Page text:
At six a.m. Gwen awoke to the annoying buzzing sound of her alarm clock. Hopefully she could get into the office before the others and check her e-mails to see if the lab had found anything new. She’d fallen asleep reading Kathy’s journals. Groaning, she reached over to turn off the alarm and woke up fully while she was going through her exercise routine. She tried to put Kathy out of her mind as she showered, made a cup of instant coffee and sat at her kitchen nook to read the paper.
The accident was front page news again. The headline read, “Police Captain’s Daughter Dead in Crash.”
“So they haven’t figured out yet that the police are conducting a murder investigation,” Gwen mused.
The article reported that the car sliding off the highway due to the slippery roads had caused the tragic accident. Perfect to keep the press out of their hair, hopefully for a few days or until they could catch the creep who’d put Kathy there.
After skimming through the rest of the paper, Gwen grabbed her coat and headed out the door. Just as she slid into her car, her cell phone rang.
“Gwen, I have the results of the tox screenings,” Doc Maynard told her. “No illegal drugs in her body, but a heap of over-the-counter vitamins.”
“Glad to hear that,” Gwen replied.
“Doesn’t help you much, but it will be comforting to the family to know she was clean as a whistle.”
“Yes, Doc, I’m sure her father will be pleased,” Gwen said, smiling.
Her cell rang again.
“Hi, Gwen. It’s CC. Hope I didn’t wake you.”
“No,” Gwen laughed. “I don’t have time for the luxury of sleeping in today. I’m on my way to the North Precinct to see Captain Wright now. What’s up?”
“The cell phone I found under the couch wasn’t Cyndi’s. It belonged to Kathy. We’re getting a printout of all calls in and out from her carrier. We should have the information this afternoon.”
“Hmm…good news. It ties Kathy with Cyndi, and proves Kathy had been to the flophouse. Odd she’d leave without her cell phone, but maybe she didn’t know she’d lost it.”
“That’s what I thought, unless Cyndi had some reason to steal it from Kathy’s purse, then slip it under the couch to hide it.”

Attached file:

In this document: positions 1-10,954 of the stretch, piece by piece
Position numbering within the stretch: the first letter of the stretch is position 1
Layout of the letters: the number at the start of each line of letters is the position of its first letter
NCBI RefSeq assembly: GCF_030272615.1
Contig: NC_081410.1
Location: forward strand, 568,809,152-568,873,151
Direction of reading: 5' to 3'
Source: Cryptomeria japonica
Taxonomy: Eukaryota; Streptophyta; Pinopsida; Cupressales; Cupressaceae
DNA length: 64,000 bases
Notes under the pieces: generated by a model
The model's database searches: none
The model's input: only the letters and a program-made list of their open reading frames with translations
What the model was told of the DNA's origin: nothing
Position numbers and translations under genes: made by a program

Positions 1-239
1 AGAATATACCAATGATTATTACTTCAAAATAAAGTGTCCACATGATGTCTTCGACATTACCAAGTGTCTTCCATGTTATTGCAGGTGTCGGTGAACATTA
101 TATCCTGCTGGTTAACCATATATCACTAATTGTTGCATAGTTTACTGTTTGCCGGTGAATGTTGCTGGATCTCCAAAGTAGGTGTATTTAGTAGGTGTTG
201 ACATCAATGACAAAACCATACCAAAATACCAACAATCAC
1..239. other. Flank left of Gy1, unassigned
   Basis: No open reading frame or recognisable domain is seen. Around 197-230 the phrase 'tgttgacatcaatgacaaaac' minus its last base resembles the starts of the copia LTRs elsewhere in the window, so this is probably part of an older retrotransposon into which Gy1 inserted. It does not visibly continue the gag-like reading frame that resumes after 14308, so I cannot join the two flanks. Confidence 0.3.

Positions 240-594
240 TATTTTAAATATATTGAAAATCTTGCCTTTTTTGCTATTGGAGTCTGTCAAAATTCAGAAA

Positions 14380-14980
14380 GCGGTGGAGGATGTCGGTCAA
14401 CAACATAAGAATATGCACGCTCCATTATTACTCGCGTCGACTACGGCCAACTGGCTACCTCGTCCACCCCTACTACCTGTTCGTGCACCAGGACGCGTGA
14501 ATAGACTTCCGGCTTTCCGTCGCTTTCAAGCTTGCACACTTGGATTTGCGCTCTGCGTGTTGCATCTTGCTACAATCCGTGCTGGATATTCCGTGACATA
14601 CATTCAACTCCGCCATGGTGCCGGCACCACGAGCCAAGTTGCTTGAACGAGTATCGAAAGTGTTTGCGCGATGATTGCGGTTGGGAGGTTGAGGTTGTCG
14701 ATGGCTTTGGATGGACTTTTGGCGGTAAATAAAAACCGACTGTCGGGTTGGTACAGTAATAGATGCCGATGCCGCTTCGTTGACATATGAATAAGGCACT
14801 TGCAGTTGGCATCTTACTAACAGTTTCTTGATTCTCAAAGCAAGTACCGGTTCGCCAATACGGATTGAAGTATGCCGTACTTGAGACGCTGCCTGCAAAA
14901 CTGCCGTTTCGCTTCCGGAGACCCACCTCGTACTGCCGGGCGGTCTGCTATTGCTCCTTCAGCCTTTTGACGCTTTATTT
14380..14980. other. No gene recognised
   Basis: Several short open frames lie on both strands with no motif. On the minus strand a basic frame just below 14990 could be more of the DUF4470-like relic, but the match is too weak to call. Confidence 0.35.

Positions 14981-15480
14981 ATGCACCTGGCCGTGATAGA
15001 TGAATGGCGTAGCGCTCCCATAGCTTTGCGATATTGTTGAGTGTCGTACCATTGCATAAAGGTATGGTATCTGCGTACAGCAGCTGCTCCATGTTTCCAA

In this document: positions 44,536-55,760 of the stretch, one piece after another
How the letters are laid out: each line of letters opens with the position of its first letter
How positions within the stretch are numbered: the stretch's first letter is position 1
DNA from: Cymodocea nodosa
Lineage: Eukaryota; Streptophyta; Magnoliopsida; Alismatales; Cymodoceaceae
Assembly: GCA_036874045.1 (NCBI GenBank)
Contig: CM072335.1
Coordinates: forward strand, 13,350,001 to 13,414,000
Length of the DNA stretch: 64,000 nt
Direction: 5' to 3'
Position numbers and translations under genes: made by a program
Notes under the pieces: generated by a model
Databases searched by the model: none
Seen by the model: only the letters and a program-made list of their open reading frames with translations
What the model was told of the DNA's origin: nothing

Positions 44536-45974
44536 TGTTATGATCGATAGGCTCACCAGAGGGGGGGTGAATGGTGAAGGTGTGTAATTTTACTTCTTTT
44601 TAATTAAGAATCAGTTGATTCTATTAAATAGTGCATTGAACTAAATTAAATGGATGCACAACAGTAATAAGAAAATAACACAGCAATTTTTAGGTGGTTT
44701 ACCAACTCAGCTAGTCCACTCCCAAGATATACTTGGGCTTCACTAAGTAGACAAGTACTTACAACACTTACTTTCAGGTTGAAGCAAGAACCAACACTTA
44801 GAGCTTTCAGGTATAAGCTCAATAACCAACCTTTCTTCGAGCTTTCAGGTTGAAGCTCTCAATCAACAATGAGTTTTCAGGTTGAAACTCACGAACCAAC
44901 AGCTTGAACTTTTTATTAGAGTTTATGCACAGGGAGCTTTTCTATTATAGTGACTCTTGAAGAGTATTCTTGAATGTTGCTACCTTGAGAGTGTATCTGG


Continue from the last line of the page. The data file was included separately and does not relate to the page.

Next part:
“We’ll probably never know, but at least we’ll know who Kathy was in contact with on the days leading up to her death,” Gwen said thoughtfully.
“Yeah. Good luck with Captain Grouch,” CC teased.
“Thanks,” Gwen laughed. “I’ll give you a call when I’m done. I’d like to hit the downtown area afterward if you’re up to it.”
“That’s a plan. I’ll be waiting in the lab, comparing notes from both scenes.”
Captain Wright wasn’t in his office when Gwen arrived, but he bustled in shortly after she had him paged. He had an expectant look on his face. His uniform looked rumpled, unlike the starched appearance she’d noticed during her last visit.
“I hope you’re here to tell me the good news that you’ve arrested my daughter’s killer,” he said anxiously.
“No sir. We’re working every angle,” Gwen added.
“That Jerry King…Kingston…or, Kingley, that’s it. You’ve not arrested him?” he asked harshly.
“He’s not your daughter’s killer. He has an iron-clad alibi,” Gwen said resolutely.
“But he knocked her up and fled the state. How can you think he wasn’t involved?” Wright said angrily. “I want that man arrested!”
“I have my resources,” Wright said curtly. “I was informed about him after we spoke.”
“And I heard you’ve been harassing him. You have no right to do that, Captain Wright.”
“I have every right to speak with whomever I please! We’re talking about my daughter here. How dare you talk to me like that! I will have you taken off this case immediately if—”
“Captain, we’re doing everything we can to find your daughter’s murderer. All I’m asking for is a little cooperation. Do you remember telling me you’d copy the files of the recent arrests for drug trafficking?”
“Yes, and here’s what I have for you,” he said, pulling a thin folder from his desk drawer. “I’m sure if you look up these three hoodlums, you’ll have a better idea what the real world is like down there. It’s vicious. It makes me sick to think my daughter was ever involved with the likes of these…this scum. I did hear that she was clean when she…when she was killed. At least that’s some comfort.”
“Yes, it appears she hadn’t started using since she left rehab,” Gwen said quietly. No thanks to you we already have that blood test result, she thought. At least Doc Maynard had drawn blood and had it shipped to the lab before the delay.